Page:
Q: What other equipment do you use, if any?
A: I’ve built up quite a lot of stuff over the years – especially over the past few months with wanting to build up the recording aspect of things to as high a standard as is possible. I use a custom-built computer for my software (Studio One Pro) with a Focusrite (2i4) audio interface for connecting instruments. Coming from a keyboard background I use 2 Korg Keyboards along with an M-Audio midi keyboard for – well, recording midi instruments and some drum parts. For acoustics I use a Takamine guitar through various processors. For vocals I use Audio-technica and Behringer microphones which I use with a surround to help block out any background noise. All my sound comes out through a tri-monitoring system consisting of two main KRK Rokit 6’s and a small Behringer which is handy for mono listening – I also use a pair of KRK & Sony studio monitoring headphones. Finally, I have a couple of monitor screens which are handy for arranging workloads on-screen. It may not be Abbey Road, but I like it, and it seems to work for me.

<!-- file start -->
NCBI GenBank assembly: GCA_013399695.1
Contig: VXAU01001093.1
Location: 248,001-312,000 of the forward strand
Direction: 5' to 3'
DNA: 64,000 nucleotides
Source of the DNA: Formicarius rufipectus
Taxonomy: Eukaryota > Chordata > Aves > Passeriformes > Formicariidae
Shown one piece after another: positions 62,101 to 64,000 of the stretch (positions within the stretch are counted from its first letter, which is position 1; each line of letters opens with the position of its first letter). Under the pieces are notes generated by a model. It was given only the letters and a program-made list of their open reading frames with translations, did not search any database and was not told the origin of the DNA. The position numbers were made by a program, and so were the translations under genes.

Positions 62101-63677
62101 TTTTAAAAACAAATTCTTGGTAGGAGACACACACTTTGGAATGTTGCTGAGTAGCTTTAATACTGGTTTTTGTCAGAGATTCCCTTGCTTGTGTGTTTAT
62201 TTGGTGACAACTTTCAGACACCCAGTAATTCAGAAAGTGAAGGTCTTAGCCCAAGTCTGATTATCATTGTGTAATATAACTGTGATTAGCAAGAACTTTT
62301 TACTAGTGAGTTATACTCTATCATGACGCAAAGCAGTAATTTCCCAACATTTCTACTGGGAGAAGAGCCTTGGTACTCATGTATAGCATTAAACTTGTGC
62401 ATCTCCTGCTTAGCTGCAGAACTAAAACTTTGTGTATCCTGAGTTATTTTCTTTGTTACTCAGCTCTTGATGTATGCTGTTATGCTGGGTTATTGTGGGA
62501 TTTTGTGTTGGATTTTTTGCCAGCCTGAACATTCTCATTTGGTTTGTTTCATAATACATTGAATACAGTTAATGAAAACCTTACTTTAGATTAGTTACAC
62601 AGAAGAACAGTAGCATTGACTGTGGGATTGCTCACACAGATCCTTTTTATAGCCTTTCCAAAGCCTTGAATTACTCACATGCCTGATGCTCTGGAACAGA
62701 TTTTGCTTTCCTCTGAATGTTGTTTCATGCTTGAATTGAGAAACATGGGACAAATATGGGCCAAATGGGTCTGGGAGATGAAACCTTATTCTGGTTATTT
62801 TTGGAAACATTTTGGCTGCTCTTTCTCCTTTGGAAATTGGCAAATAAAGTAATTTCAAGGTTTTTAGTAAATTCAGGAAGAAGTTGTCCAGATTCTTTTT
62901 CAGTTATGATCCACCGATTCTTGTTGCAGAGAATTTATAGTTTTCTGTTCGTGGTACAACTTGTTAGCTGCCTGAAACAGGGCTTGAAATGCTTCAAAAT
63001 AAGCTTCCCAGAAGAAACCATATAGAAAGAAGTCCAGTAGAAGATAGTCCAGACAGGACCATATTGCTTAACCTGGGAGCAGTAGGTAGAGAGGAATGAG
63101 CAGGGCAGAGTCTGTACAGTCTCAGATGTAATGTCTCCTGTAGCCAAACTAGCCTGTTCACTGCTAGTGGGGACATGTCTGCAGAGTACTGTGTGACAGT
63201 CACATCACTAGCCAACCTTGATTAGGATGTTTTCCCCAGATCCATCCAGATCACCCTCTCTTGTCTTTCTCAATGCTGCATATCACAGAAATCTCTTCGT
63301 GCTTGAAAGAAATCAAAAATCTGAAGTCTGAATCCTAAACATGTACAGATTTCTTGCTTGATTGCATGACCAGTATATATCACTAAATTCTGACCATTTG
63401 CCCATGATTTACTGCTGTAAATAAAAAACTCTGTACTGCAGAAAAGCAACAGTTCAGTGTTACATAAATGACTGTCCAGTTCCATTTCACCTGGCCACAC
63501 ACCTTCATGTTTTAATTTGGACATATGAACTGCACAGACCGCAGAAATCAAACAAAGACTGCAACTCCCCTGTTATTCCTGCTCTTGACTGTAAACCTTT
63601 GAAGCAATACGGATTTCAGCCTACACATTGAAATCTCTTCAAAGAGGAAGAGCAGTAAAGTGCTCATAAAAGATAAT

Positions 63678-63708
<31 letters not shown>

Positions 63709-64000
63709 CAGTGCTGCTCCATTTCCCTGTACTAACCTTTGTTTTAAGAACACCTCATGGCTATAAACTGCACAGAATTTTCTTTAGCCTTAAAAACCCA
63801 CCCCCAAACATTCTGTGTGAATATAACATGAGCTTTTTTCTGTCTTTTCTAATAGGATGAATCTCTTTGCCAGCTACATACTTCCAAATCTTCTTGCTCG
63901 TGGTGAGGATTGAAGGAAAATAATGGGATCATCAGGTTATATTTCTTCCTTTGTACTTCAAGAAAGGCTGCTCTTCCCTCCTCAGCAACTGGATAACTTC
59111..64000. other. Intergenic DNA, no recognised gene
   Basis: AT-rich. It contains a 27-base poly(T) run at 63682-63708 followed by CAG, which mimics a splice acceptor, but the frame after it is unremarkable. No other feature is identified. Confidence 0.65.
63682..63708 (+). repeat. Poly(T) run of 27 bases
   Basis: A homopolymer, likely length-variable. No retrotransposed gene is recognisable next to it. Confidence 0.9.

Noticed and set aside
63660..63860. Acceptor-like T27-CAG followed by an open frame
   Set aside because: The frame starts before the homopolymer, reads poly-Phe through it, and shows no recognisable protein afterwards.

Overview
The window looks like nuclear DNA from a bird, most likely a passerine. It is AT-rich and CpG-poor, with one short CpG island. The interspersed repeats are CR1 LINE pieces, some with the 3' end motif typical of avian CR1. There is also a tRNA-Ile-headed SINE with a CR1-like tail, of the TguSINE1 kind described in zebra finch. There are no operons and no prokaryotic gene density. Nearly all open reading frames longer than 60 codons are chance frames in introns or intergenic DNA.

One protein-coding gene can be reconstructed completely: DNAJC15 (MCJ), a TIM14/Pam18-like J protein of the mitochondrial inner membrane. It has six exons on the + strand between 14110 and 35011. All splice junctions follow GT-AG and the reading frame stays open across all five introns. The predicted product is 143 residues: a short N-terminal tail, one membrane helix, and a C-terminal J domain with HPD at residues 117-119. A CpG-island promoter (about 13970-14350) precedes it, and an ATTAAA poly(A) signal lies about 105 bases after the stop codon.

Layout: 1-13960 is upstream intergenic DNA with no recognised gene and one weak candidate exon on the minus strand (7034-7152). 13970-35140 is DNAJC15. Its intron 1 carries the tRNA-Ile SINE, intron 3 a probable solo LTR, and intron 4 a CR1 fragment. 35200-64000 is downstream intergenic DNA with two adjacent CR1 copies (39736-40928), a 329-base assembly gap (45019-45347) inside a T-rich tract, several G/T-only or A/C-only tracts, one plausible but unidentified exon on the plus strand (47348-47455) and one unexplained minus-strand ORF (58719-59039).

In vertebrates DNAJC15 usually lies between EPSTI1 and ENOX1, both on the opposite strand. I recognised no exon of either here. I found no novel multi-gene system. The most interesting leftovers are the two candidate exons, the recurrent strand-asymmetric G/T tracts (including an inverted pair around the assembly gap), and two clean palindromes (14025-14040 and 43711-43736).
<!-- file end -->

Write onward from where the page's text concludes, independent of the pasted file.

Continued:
Q: What are your future plans for the studio and the work you do?
A: I’m actually pretty content with the technical aspect of the studio at the moment. I would maybe like to expand the actual size to allow bands to come and go but that will be much further down the line. In the meantime I’m wanting to raise the profile and hopefully work with some other great musicians and songwriters.
As for where my music is going – I have a few plans and projects coming up. I’ve started working on some instrumental music and hope to be sending them off for use in films and television – however, it’s early days and the competition is fierce. We’ll see what the future holds – nothing ventured, nothing gained.